About Vaulting


Equestrian vaulting is the art and sport of dance and gymnastics choreographed to music and performed on the back of a moving horse. The horse is controlled by a longeur and canters in a circle as the vaulters perform their routines. Vaulting can be done recreationally, as part of a therapy program for those with physical or mental disabilities, or competitively beginning at the walk and progressing to the canter. In competitive vaulting, both the horse and the vaulter are scored on their performances with the ultimate goal being a fluid routine with perfect harmony between horse and vaulter.

Competitive Vaulting is an international equestrian discipline recognized by the Federation Equestre Internationale (FEI). Although it is not an Olympic sport, top vaulters from around the world do compete in the FEI World Equestrian Games and the FEI Vaulting World Championships. In the United States vaulting is governed by the American Vaulting Association and The United States Equestrian Federation. As of 2012, the AVA had more than 100 clubs across the country. Lizzie vaults with the Mt. Eden Vaulting Club in Saratoga California.

Competitive vaulting can be done individually, in pairs, or as part of a team with up to three people on the horse at a time. Both individuals and team members perform a set of individual exercises (compulsories) which are judged against an objective standard.  Individuals at the top levels also perform a Technical Test which features set moves integrated  by the vaulter into a unique routine. The Technical score includes a composition component  which reflects artistry and  creativity as well as  scores for the actual moves. Individuals, pairs ( called pas de deux) and teams (called squads if they compete internationally) also perform freestyle routines which are judged on composition, degree of difficulty, and performance.


There are nine graded compulsories: mount, basic seat, flag,  mill,  scissors parts 1 & 2,  stand, flank and dismount. The goal of these exercises is to promote safety and horsemanship while riding and vaulting. Vaulting began as a military discipline when the ability to safely mount, dismount, sit, stand and otherwise move freely on the back of a cantering horse was vital on the battlefield.  These basic exercises are the foundation for all safe vaulting and beginners to world champions perform versions of these same exercises.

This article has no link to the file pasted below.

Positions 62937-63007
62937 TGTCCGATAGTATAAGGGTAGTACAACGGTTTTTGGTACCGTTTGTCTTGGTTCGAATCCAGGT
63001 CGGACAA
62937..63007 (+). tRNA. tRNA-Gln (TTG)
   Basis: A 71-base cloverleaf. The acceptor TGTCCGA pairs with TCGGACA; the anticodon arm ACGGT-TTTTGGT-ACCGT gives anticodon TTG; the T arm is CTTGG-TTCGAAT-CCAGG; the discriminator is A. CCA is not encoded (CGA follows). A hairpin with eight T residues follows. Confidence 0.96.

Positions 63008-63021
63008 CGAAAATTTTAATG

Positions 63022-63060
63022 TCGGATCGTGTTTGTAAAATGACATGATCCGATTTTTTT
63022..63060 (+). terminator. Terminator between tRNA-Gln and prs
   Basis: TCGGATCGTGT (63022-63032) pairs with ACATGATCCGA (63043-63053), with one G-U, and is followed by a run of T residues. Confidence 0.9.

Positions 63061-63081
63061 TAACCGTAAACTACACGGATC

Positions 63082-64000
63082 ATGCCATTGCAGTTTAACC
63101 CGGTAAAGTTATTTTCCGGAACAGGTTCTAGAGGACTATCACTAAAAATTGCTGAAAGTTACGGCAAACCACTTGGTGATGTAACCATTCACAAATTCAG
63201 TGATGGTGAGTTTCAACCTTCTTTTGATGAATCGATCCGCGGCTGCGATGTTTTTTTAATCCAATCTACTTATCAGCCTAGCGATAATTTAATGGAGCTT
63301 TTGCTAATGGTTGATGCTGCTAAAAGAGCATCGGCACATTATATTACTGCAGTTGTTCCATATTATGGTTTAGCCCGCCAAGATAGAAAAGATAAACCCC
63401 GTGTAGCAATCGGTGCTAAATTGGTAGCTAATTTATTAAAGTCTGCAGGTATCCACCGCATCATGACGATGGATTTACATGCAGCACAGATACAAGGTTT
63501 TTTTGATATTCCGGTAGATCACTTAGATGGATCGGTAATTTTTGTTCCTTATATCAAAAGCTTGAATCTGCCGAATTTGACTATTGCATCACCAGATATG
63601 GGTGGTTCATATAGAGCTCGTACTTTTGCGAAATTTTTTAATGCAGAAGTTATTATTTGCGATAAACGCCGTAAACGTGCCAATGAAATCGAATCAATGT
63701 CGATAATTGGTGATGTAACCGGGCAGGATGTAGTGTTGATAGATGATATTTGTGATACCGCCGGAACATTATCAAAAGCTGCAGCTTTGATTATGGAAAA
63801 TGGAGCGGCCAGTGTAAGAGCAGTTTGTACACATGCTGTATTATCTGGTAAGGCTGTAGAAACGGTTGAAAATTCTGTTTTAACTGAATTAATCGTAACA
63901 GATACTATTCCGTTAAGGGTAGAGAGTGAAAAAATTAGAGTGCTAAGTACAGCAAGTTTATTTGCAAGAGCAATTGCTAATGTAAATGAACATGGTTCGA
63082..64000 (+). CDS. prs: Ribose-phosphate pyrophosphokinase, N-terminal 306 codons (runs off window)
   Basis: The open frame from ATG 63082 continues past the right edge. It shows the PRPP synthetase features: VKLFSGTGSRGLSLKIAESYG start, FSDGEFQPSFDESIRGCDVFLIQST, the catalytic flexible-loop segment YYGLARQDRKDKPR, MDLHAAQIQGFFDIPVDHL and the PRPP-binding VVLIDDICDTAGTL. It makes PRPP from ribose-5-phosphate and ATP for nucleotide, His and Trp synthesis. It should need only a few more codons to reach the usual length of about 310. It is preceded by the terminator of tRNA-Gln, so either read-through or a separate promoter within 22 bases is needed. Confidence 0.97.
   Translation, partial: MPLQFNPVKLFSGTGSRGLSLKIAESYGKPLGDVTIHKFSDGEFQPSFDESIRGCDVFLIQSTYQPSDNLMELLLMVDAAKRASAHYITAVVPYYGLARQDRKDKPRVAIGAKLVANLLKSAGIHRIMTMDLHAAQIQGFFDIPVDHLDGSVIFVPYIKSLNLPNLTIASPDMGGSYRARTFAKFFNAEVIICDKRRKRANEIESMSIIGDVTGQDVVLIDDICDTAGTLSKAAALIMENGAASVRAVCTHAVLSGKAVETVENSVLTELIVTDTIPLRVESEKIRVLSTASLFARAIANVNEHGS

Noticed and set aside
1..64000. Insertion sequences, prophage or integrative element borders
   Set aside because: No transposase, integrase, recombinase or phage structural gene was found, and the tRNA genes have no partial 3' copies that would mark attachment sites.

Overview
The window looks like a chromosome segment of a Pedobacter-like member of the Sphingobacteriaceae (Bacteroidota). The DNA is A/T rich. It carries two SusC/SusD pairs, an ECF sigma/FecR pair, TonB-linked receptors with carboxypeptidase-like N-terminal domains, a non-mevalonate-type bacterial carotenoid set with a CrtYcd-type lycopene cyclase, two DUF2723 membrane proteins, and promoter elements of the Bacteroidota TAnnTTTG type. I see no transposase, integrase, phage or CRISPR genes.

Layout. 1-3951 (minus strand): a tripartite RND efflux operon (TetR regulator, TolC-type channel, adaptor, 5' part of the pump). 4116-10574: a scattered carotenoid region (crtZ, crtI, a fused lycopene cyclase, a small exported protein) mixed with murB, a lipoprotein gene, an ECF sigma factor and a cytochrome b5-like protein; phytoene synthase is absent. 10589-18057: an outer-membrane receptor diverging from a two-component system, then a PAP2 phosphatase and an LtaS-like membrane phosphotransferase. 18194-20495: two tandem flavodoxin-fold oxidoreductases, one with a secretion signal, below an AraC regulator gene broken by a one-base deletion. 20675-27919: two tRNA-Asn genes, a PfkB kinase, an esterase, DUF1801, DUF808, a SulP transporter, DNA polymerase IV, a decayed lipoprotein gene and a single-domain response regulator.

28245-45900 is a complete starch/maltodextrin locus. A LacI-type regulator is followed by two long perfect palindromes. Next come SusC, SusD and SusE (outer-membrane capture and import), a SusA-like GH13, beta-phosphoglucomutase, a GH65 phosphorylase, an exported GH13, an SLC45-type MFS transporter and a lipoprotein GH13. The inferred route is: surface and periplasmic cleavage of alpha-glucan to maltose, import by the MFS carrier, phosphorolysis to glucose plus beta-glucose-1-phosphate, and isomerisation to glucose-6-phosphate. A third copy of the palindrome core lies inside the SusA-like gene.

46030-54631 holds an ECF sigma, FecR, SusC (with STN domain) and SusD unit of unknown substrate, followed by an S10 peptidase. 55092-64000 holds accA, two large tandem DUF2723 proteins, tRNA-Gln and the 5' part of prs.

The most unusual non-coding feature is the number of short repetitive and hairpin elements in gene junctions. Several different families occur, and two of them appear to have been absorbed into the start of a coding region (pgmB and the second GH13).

Individual Technical Test

The Technical was introduced in the mid 2000’s as a hybrid between the “anything goes” freestyle and the strict compulsory regimen. The exercises are prescribed, and designed to showcase specific qualities such as strength and flexibility. The prescribed moves change from time to time but vaulters are scored on jump force, coordination, suppleness, balance, and strength. The composition score rewards individuality and allows the vaulters  freedom to include their favorite skills. There is also an overall performance score.

Individual Freestyle

The individual Freestyle is scored on composition, degree of difficulty, and performance. Performance is worth twice as much as the others to encourage safety. A well designed freestyle will show a variety of skills in a range of places on the horse (neck, back, sides, rear) with the vaulter facing different directions. Both static and dynamic moves are performed and the composition should include graceful transitions. At the top levels the music choice is up to the vaulter and can range from classical to hip hop to show tunes. Costumes and choreography add to the composition.

Team Freestyle

The A Team Freestyle is the heart of competitive vaulting. One longuer, one horse, six vaulters, and four minutes. Top teams manage to balance vaulters of different sizes, experience levels, ages and personalities into a cohesive unit capable of performing complicated acrobatic routines requiring strength, stamina, teamwork and trust. Strong bases lift tiny flyers above their heads. Mid size vaulters support tall triples and provide graceful and creative transitions.

Watch the Mt. Eden Sun Team’s 2012 Freestyle here.